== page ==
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For The Good Of The Service

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The Adrián Times and Congressman Allen concocted a boomerang last week. They had an old letter from the war department revamped, u fac simde made of it and copies sent to the republican papers of the district. The Courier had the honor of publish'mg it here. The Adnan Press, of which paper Mr. 'Stearns is the propr.etor has this all sufficient answer to make in its last issue. The editor of the Times reviews the war record ot Mr. Stearns, and publishes a fac simile of a letter received in 1876 from the war department relative to his resignation. In 1876 a correspondent charged that Mr. Stearns "resigned for the good of the service" and dare not deny it. Mr. Stearns made an emphatic denial, and Applegate wrote to the war department through Zach Chandler. A reply was received stating that the files shovved that Lieut. Stearns resigned at the request of the Col. commanding and that the resignation was accepted "for the good of the service." ' This is correct. Mr Stearns resigned at the request of Col. Brown. It is well known that the reason for the request was a personal quarrel. Stearns had been given a sick furlough, but it reached him just as he was ahle to join his company. He carne home and requested permission to do recruiting service, but was refused the request and ordered to return on expiration ot his furlough. He devoted his time, however, to recruiting and at his own expense. He was assisted ably by Baker Cole, a corporal of the company. They induced a large number of new recruits fïom Rome and Franklin to join the iith Cavalry, and many wished to go in Co. H, Mr. Stearns company, as the Franklin recruits had nearly all been former pupils, and the Rome boys wished to be with Lt. Clark W. Decker. Capt. H. Bowen was in poor health and contemplated resigning. The company had been reduced by death and sickness, until there were iiot the requisite number left to warrant the muster of a captain. It was with a vew of getting a full company that Lt. Stearns induced the new recruits to join Co. H On ai living in camp with the men 16 Rome boys entered Co. A. The balance, something like 35, joined Co. H. The next day they started on a march for Saltville. They were put upon the role of Co. H, furnished arms and accoutrements by Capt. Bowen and went upon the raid. They participated in the battles of Bowen's farm and of Saltville, at thei latter place Co. H and Co. L being under command of Lieut. Stearns, Capt. Bowen having one detail and Lt, Decker another, doing other service. Lt. Stearns had command of the company on the retreat at the time ot the fight in the mountains and was specially detailed by Col. Mason then commanding the regiment, to command the rear baitallion, with orderly W. H. Flemming, of Co. H to assist, and he was by the side of the gallant Col. Mason when he was killed, on the final charge on the mountain. When the regiment reached Lexington sorae six weeks after, an order was issued, assigning those new recruits of Co. H to other companies. Brothers were separated, and friends and tentmates parted. Their indignation was great, and they charged W. Stearns vvith selling them. He took the boys in charge, went directly to headquarters and laid the case before Col. Brown and pleaded for a revocation of the order, but was imperiously ordered back to his quarters and informed that the Col. commanding did not desire any of his interference. This convinced the boys that Lt. Stearns had not consented to the work, but that the Col. had done it to prevent his muster as captain. Lt. Stearns appealed to Gen. Burbridge for redress, but was advised that while he admitted the justice of the request, he did not wish to revoke the Colonel's order. Lt. Stearns, subsequently made use of some very bitter language regarding the Col. He had been a warm supporter of Gen. McClellan, and as war correspondent ot the Free Press, had scored Brown and the iatter was bound to ruin him if possible. Stearns was summond to headquarters and questioned as to whether he had reported the Col. as being too full of whiskey, to do his duty. Mr. Stearns said he made that statement. Then carne a war of words in which Lt. Stearns denounced Brown as a coward, drunkard. liar and dirty dog, and dared him to take off his eagles, and settle the matter then and there. This gave.Brown the opportunity he desired. He gave Stearns the choice of resigning or being courtmartialed. Mr. Stearns at first refused to resign, but there was no alternative. When asked to give a reason, he replied he had none. It was finally agreed that the reason be "at the request of the Colonel commanding." The colonel, of course, could accept it for just such a reason as he chose. Mr. Stearns never regretted his action. It was a fight then for his boys and his rights. No one but a brutal, c.owardly officer would have so insulted Co. 11, and the insult could not go unnoticed. Mr. Stearns now regards his denunciation of Brown, as an act that he would again repeat, and he is proud of the part he played in defence of the private soldier. If the Times has no stronger claim against his war record, it better not repeat the stoiy to the nth Cavalry boys, many of whom live in this campaign. The way to break up trusts is to take off the tariff.- Geo. S.Wheeler. Our farmer readers will remember that the Argus published an article at the time wool buying began this season telling them that if they held on to their wool, they would find it bringing thirty cents. The facts of the case were, as we staeed, the eastern wool buyers were taking advantage of the farmers to buy their wool at as low a price as possible. They wanted to make what money was to be made out of wool. The article which was first published in the Adrián Press was vigorously cnticised by the republican press, notably by the Michigan Farmer. These republican papers were interested in having the price of wool low, so that they might gain the votes of the farmers who could have the wool pulled over their eyes. Behold the result. According to the Michigan Farmer of last Saturday, No. i Michigan wool has sold at 36 @ 37 cents in the eastern market and Michigan x at 27 @ 28 cents, and the Farmer further says: "The eastern markets are decidedly firm in the basis of present quotations and an advance in values seems more probable than a decline at present." And further on, it says that "prlces are likely to be higher." All 01 which goes to show that the Adrián Press knew what it was writing about and that if the farmers of this county had taken the advice given in these columns, it would have been money in their pockets. Washtenaw farmers can thank the care, which the republican party attempted to raise, for the temporary low price of wool, and they can best show that party what they think of the loss of their money by voting for Cleveland and Thurman. As has been proven beyond dispute in these columns, the price of wool has been higher under free wool than it has under a protective tariff. Wool has fallen below thirty cents only undt-r such a high tariff. It is to the interest of farmers to keep t above thirty cents. And therefore they should vote for Cleveland and Thurman.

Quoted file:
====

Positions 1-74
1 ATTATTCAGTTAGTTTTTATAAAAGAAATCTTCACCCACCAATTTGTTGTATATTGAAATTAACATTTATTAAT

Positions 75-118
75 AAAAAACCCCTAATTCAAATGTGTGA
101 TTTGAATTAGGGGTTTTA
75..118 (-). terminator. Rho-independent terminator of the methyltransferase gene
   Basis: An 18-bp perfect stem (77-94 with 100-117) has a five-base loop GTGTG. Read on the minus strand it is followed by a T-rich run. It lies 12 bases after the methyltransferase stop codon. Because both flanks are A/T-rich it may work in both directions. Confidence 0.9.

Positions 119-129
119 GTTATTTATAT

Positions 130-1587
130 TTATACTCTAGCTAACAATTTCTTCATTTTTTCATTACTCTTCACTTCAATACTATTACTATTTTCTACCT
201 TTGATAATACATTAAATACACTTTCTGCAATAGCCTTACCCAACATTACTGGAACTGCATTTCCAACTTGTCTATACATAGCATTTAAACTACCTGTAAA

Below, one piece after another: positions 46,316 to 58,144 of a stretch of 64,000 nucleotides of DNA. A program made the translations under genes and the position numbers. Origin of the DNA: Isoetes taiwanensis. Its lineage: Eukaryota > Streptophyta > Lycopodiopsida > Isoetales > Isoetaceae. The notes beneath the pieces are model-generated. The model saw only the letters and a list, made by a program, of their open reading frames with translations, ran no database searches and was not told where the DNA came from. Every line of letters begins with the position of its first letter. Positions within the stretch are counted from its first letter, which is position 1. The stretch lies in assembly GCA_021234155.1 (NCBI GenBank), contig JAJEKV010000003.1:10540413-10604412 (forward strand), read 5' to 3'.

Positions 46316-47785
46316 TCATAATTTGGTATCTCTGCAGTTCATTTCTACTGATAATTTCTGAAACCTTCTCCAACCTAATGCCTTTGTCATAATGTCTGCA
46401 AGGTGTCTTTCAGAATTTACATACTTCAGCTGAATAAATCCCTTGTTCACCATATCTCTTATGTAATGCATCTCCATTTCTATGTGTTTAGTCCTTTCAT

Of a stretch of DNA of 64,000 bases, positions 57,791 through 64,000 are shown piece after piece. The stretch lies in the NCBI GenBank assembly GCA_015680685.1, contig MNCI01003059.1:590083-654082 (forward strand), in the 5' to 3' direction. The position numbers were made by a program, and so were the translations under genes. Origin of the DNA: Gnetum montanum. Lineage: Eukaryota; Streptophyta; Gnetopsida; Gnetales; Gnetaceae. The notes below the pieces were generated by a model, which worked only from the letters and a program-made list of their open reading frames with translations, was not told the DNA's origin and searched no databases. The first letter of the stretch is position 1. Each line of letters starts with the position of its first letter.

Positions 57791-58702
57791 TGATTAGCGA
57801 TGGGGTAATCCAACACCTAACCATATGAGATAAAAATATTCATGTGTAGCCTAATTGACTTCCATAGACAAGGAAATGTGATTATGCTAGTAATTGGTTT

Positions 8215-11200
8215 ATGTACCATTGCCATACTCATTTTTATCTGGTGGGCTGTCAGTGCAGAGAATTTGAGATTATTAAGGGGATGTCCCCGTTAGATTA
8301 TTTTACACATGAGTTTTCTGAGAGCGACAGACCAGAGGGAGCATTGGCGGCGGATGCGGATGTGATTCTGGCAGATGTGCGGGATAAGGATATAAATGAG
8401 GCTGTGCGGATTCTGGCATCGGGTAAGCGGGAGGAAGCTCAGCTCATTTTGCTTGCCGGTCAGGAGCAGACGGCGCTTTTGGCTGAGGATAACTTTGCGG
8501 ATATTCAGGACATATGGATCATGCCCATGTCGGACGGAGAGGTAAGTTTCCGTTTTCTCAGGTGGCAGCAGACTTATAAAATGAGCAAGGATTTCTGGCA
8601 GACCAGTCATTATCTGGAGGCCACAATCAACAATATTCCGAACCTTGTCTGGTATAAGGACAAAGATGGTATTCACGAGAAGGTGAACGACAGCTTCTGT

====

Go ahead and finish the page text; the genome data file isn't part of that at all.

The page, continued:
Ann Arbor Argus